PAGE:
In July, Pope Francis will travel to Krakow, Poland, to celebrate World Youth Day. In light of this visit, it is worth recalling St. Albert Chmielowski, whose feast day is June 17. The Krakow native’s experience of the Church was remarkably similar to that of Francis. He strove to emulate the example of St. Francis of Assisi, after whom Pope Francis took his papal name, and was the living embodiment of the Church of the poor Francis has spoken so much about.

Adam Chmielowski was born into an aristocratic family in Igołomia, a village outside of Krakow, in 1845. Then, Poland formally didn’t exist: The once-mighty Polish state was partitioned between Austria, Prussia and Russia in 1772, 1773 and 1795. Yet the Polish people refused to accept this, and many rebelled against the oppressors.

One such upheaval was the January Insurrection of 1863-1864, directed against the Russian Empire, in which the Poles fought bravely yet were brutally suppressed. Not yet 18, Adam took part. During one battle, a Russian grenade killed Adam’s horse and badly damaged his leg, which was amputated. Adam, however, didn’t take pity on himself; he stoically taught himself to function with a wooden limb and offered up the dismemberment to God for the cause of Polish independence.

After the uprising, Adam decided to pursue a career in painting and was accepted at the prestigious Academy of Fine Arts in Munich, where he studied with many famous Polish painters. Upon returning to Poland, Adam worked as a painter 1870-1885. In total, he produced 61 paintings. He quickly became one of the most feted Polish artists, living briefly in Warsaw and then in artsy, intellectual Krakow. Adam’s social circle consisted of the best-known Polish artists, actors and writers.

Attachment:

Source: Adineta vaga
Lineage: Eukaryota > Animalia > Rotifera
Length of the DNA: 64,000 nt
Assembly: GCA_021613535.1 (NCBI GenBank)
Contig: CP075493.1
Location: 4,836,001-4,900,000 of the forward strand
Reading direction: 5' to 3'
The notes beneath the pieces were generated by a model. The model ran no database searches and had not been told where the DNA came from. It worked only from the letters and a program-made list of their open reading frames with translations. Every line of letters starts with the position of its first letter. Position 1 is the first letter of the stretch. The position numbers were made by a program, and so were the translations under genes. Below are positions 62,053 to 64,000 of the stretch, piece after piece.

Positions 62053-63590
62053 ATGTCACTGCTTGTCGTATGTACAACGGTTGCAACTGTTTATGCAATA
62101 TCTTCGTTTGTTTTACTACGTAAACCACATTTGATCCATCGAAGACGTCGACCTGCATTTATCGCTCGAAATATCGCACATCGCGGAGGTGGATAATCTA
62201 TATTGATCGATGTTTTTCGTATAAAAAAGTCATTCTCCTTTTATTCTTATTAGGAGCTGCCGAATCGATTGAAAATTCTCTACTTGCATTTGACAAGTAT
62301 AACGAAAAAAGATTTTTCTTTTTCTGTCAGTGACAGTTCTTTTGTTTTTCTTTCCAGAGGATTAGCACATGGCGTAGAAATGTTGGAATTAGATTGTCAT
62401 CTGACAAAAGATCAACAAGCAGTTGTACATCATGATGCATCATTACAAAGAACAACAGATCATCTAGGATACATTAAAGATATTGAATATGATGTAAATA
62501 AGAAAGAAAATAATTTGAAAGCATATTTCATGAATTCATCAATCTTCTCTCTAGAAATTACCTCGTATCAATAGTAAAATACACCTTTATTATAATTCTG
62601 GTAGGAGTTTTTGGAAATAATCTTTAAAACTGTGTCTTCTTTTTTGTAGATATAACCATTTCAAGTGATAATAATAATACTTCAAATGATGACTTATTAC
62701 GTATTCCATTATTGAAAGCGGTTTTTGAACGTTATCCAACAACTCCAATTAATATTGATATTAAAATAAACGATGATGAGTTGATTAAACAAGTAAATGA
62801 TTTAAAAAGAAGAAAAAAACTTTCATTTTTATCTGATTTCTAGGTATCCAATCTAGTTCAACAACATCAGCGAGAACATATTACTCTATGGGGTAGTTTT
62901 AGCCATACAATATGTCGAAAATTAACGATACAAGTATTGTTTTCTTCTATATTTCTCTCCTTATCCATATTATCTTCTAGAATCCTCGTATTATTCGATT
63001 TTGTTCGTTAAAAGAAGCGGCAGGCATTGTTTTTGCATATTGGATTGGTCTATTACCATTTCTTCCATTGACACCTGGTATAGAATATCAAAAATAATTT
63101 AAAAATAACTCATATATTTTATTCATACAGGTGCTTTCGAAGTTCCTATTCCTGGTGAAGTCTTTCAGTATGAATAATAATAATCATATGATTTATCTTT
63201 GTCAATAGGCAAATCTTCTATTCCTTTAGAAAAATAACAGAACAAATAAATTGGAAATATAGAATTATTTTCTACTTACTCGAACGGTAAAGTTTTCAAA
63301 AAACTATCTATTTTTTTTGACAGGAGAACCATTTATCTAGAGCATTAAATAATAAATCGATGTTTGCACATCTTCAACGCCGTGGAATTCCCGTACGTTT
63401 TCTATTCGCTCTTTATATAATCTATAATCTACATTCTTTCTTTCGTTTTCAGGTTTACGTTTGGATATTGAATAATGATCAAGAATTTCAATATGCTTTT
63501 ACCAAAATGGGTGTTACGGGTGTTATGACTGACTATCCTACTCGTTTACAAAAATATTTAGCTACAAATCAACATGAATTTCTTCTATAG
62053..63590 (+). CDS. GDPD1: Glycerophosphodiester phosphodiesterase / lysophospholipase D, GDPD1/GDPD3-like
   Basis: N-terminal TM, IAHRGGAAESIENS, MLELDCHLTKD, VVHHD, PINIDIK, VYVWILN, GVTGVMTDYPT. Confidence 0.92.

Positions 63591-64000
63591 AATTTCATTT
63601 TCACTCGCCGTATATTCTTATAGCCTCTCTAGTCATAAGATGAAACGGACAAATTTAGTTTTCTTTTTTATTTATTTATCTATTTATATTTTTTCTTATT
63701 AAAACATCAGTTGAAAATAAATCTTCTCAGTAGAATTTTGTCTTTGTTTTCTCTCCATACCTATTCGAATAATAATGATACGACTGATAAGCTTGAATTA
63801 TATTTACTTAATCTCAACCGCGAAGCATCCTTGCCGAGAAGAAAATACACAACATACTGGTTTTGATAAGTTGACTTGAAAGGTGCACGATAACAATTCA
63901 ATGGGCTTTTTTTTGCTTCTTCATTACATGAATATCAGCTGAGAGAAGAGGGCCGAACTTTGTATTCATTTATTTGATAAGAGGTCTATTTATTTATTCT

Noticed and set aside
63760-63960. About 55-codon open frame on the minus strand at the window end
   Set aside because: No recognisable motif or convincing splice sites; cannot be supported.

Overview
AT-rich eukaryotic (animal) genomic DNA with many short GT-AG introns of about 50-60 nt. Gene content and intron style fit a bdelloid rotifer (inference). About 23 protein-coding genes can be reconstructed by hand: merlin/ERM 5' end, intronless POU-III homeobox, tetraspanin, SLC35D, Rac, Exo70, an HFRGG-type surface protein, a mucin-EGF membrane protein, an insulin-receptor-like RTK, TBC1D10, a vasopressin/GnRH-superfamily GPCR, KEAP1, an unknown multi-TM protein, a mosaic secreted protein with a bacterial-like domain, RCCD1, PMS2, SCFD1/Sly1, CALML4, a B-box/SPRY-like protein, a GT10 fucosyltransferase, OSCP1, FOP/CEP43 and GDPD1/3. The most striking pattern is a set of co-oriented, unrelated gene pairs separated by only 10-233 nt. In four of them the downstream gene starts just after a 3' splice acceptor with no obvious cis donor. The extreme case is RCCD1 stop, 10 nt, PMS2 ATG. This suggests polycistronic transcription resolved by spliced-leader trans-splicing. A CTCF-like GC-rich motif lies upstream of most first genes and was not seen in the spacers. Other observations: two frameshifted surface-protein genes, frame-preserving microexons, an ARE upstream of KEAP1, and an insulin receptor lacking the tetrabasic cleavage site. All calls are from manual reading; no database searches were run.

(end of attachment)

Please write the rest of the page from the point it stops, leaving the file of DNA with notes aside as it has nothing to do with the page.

Yet Adam Chmielowski wasn’t happy with this glitzy life of celebrity. At one point, he was even hospitalized for depression. Adam remained a devout Catholic, and his paintings — including his masterpiece, the unfinished Ecce Homo, which depicts the mocked Christ — often dealt with religious themes.

He knew that he needed to grow closer to God. Adam briefly thought of becoming a Jesuit, but his enthusiasm fizzled after entering the novitiate. He kept asking God what he wanted of him.

Nineteenth-century Krakow was a city of social inequality. In Adam’s day, more than a fifth of its population consisted of the unemployed, who were frequently homeless. The filthy, lice-infested city homeless shelter had terrible sanitary conditions. The Church in Krakow, especially the Vincentians and other orders, aided the poor. However, this was insufficient.

At this time, Adam became increasingly attracted to St. Francis of Assisi. This medieval champion of the poor’s ministry resonated with Krakow’s socioeconomic problems. Eventually, Adam welcomed the homeless into his own apartment. In 1887, Adam Chmielowski became a Third Order Franciscan and took vows at the hands of Krakow Archbishop Cardinal Albin Dunajewski. He began to call himself “Brother Albert” and wore a gray habit.